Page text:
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A massive mobile online strategy adventure
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The End of Nightlands

Sat, 18 May 2024

This is the end for Nightlands. After working on and off on this game for 4.5 years, I am ready to let it go and move on.

Ever since I created a (silly) multiplayer text-based browser game called ‘The Cocktail Bar’ back in 2005 when I was only 15 years old, I have had the dream of one day creating a real game that would be played by thousands of people. Not because I was very much into gaming, but because I liked building something people used and seemed to have a great time with.

At the end of 2019, I finally started working on that dream. I decided to create a mobile text-based game that was mainly inspired by Kings of Chaos, a browser game my brother and I used to play a lot when we were teenagers. I dedicated a full day per week to design the game and reached out to a back-end developer to build the back-end.

In the autumn of 2020, it was time to release the first beta. A couple of dozen friends, relatives, and Twitter followers signed up, and it felt amazing. People seemed to enjoy playing it, although I felt a bit embarrassed by the lack of gameplay. There just wasn’t much to do in the game.

A lot of feedback came in, and I started working on improving the game. I still dedicated one day a week to Nightlands but soon realized this was way too little. I had another back-end developer helping me, but as he was only working after hours, it took a long time to ship new features. This is absolutely no blame to him, as he basically worked for free and I respected that. To try and fix this, I hired another back-end developer to assist and dedicated 2-3 days a week myself to Nightlands.

Things started to get productive, and we shipped new features on a regular basis. But then, suddenly out of nowhere—it was mid-2021 and mid-COVID pandemic—I couldn’t get myself to sit behind my desk and open my computer anymore. I ‘fired’ everyone on the team and decided to let it be, taking some personal time, and took Nightlands offline.

Fast forward to mid-2022. With renewed energy and motivation, I decided to restart work on the game, but this time I would do it all on my own. I was heavily inspired by Eric Barone and how he built his game Stardew Valley and tried adopting the same mindset. Doing everything myself meant I had to rewrite the back-end since I wasn’t familiar with PHP, which was used in the betas as the back-end language.

For months, I delved into learning Node.js and writing the new back-end from scratch. It was an exciting yet exhausting journey. By the summer of 2023, the new back-end was ready, and the game relaunched with another round of beta testing. Players from the previous beta, along with new ones, joined in. For a while, it seemed like Nightlands was on the path to becoming the dream I had envisioned.

However, as the months went by, I started to feel the weight of the project once again. I poured a lot of my energy into it while also trying to deliver my best work in my day job and maintain a social life. The passion I had rediscovered was slowly fading again. I knew deep down the game still needed lots of changes to finally have solid gameplay. The ideas for that were inside my head, but it was just so much work.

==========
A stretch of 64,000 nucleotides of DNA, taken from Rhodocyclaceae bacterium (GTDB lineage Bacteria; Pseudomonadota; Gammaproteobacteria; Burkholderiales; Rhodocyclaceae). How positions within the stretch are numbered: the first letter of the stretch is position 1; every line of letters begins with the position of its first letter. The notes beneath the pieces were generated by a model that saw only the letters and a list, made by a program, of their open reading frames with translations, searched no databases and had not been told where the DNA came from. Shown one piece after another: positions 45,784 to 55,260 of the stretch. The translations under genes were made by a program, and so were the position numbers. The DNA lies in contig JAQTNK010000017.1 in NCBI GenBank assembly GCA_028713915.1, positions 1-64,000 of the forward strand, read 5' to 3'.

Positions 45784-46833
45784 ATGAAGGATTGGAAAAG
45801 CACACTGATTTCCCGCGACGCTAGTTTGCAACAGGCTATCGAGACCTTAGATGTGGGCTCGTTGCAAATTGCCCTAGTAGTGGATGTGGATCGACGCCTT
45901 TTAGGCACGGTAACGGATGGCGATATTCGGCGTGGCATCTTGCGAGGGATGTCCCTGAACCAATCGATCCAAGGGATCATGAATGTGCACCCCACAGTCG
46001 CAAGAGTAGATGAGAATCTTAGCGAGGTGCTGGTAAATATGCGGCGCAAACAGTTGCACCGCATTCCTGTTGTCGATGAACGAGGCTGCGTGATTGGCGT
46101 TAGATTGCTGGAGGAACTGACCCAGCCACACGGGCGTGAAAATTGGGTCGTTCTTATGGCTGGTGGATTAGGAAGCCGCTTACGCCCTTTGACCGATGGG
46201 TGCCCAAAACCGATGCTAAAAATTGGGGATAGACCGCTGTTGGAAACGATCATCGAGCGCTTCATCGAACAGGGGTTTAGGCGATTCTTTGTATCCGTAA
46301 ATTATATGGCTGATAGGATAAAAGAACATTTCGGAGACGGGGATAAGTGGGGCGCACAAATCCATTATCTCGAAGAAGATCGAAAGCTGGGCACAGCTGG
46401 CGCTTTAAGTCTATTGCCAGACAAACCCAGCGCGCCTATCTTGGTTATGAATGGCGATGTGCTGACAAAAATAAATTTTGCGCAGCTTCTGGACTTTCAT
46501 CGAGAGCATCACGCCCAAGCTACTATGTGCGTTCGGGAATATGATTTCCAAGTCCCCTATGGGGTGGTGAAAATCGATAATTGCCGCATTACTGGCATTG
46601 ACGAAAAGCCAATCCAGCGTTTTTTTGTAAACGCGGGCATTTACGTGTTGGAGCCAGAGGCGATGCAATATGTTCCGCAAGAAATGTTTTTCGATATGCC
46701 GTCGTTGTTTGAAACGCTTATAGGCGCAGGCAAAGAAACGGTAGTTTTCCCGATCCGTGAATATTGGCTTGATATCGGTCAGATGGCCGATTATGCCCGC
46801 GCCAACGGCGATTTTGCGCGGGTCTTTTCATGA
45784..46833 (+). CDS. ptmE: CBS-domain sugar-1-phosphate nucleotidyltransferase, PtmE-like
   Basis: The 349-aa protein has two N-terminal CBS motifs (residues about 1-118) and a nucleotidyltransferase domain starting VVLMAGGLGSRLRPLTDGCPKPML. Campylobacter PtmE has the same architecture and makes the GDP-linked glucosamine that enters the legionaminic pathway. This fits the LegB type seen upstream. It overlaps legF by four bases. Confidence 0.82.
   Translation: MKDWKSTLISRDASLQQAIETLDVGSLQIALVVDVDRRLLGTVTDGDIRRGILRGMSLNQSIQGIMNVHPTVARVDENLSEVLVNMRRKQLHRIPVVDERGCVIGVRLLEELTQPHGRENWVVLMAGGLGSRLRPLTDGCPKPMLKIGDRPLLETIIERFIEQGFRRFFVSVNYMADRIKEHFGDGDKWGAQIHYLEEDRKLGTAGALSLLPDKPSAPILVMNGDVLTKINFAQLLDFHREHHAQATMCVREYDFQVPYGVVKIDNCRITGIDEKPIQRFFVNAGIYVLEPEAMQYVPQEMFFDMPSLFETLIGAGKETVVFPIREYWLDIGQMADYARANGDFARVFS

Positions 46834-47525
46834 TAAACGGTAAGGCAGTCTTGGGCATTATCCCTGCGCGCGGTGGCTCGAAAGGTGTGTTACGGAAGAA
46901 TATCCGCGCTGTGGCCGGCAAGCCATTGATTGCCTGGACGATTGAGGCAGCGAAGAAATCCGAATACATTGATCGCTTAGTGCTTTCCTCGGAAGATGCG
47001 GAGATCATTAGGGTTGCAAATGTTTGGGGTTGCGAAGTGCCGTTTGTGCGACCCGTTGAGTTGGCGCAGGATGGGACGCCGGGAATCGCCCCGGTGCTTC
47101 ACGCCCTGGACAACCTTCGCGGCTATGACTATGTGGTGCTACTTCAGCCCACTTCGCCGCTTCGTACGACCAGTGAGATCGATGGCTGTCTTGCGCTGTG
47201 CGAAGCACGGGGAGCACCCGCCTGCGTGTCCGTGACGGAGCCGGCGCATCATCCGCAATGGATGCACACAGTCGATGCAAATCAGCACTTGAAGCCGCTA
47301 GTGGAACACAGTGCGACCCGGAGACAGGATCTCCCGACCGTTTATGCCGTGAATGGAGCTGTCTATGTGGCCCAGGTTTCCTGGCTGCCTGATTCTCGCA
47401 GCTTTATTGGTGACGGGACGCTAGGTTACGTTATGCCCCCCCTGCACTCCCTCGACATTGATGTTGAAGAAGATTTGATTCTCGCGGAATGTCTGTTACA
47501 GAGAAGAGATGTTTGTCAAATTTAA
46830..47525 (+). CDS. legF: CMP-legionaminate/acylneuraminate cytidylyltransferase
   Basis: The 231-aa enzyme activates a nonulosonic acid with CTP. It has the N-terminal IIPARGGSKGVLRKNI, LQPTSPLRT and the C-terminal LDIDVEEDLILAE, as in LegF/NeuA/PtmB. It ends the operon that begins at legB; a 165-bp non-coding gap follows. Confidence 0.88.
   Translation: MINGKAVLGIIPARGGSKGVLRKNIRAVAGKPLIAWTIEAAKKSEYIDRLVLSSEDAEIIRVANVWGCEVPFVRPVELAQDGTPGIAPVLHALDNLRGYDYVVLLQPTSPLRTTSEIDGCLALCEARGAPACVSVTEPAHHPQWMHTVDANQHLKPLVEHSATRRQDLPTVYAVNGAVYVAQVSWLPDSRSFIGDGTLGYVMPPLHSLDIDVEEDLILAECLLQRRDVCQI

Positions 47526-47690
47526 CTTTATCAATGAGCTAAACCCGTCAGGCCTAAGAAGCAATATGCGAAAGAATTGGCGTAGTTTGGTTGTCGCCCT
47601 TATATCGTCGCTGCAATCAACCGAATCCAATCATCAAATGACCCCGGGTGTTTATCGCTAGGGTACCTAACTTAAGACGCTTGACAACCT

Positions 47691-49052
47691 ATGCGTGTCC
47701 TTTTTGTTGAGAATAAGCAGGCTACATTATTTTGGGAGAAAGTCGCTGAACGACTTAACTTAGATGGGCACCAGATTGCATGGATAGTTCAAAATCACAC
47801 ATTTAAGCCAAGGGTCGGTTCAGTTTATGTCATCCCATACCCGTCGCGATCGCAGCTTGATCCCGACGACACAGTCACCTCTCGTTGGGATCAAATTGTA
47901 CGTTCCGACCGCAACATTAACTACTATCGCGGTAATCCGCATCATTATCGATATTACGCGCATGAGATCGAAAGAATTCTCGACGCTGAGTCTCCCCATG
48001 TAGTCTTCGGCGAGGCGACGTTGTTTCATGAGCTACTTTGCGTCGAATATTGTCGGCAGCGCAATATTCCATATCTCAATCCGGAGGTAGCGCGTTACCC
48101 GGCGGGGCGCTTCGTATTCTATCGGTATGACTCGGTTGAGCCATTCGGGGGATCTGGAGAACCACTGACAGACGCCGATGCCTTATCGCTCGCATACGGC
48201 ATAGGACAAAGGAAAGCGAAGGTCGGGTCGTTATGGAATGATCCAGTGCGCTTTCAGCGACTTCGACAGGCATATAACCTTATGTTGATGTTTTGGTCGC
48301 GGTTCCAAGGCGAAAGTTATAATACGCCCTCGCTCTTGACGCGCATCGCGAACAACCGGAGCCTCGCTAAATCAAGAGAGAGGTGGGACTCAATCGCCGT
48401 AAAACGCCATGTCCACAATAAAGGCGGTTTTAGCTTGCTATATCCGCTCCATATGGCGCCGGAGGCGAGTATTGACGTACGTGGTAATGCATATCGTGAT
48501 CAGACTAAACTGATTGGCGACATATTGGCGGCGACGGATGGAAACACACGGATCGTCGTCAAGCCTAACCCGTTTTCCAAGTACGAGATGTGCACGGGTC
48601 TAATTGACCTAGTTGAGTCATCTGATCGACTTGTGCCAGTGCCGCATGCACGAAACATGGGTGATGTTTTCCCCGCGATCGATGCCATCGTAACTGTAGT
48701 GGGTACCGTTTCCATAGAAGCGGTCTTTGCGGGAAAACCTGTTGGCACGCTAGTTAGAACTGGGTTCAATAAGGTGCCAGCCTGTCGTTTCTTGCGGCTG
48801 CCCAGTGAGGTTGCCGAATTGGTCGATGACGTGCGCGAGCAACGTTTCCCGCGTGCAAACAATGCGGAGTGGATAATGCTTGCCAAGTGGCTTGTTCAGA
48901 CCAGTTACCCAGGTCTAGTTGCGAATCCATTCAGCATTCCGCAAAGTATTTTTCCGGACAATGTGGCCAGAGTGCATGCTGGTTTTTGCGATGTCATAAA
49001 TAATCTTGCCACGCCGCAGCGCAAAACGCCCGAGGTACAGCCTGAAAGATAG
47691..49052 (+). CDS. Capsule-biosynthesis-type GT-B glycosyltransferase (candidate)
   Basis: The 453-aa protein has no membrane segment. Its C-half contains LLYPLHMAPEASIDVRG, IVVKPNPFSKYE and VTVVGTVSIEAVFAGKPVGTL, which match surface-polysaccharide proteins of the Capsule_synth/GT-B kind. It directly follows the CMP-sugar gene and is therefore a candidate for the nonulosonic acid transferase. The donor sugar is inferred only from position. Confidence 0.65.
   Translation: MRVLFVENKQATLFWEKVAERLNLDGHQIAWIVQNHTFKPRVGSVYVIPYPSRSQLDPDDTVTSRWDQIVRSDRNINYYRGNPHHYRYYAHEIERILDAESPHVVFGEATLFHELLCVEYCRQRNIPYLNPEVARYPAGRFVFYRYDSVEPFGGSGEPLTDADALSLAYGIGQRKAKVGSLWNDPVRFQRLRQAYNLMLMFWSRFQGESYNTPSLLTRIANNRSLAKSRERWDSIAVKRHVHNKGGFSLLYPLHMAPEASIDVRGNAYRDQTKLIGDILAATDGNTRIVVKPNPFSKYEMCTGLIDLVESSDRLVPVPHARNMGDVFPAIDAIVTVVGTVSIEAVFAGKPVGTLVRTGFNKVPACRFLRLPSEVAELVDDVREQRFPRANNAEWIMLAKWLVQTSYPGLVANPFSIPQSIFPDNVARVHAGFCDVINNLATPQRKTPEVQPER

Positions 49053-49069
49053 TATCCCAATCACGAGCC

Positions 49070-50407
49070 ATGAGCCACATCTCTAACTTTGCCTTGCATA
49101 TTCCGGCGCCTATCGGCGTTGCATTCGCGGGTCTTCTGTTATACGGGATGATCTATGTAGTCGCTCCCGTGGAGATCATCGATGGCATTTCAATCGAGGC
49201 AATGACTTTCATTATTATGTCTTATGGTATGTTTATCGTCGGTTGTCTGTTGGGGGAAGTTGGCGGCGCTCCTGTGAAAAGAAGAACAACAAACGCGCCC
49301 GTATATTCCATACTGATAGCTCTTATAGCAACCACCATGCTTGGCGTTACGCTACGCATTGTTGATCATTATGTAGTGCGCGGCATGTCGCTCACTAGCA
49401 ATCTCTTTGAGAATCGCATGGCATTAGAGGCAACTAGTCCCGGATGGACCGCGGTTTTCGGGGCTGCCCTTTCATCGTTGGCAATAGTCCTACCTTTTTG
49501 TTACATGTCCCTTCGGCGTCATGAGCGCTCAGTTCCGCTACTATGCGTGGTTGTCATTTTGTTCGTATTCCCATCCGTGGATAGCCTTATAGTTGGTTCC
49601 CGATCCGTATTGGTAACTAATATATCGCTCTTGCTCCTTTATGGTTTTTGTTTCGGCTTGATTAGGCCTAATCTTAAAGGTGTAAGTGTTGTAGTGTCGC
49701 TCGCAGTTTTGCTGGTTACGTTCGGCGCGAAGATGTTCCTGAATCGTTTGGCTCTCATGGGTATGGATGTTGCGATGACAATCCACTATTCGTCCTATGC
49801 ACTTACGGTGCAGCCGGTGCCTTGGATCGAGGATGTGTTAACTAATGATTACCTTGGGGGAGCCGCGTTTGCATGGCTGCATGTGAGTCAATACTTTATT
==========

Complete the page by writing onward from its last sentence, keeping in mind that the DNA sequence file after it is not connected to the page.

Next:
Somewhere during the development of new features for the fourth game round, I completely lost interest and stopped. Again. That’s when I subconsciously made the decision to quit Nightlands; I just didn’t realize it yet. I kept telling myself not to give up on this dream, that I was only taking a break and that my focus would come back one day.

Except that it didn’t. Four months in, and I still didn’t feel like restarting. Once in a while, I would dream up improved additions to the gameplay, but nothing more than that. My day job and social life took all my time, and I didn’t really feel guilty about not working on Nightlands. I felt that it was finally time to get real and decide (which I had already subconsciously decided) to quit Nightlands.

When you are honest with yourself, it is a huge relief. A burden is lifted. Although at first I felt like I gave up on my dream, did I really? When talking to a friend about this, he said I should be proud of what I built and what I achieved. I didn’t give up on my dream; I realized the dream. Though the game was far from ideal—it didn’t have the best gameplay as I envisioned it in my head, and it didn’t have thousands of players—it was actually downloadable, and there were people playing it. I created, designed, developed, and managed a game. I once again built something people used and had a great time with, just like I did back in 2005.

Now, as I look back on this journey, I realize the lessons I learned and the experiences I had are invaluable. Seeing a community form around my game gave me real joy and satisfaction.

Nightlands may be ending, but the passion for building and creating something lives on. Who knows what the future holds? Maybe another project, another dream, awaits me just around the corner. For now, I’m content with the knowledge that I pursued my dream, brought it to life, and shared it with others. And that’s something to be proud of.

Kind regards,

Special thanks to: Robbe, Karlien, Simon, Dries, Oliver, Jorge, Abel, Siebe, Mich and everyone who played the game. You made it all worth it.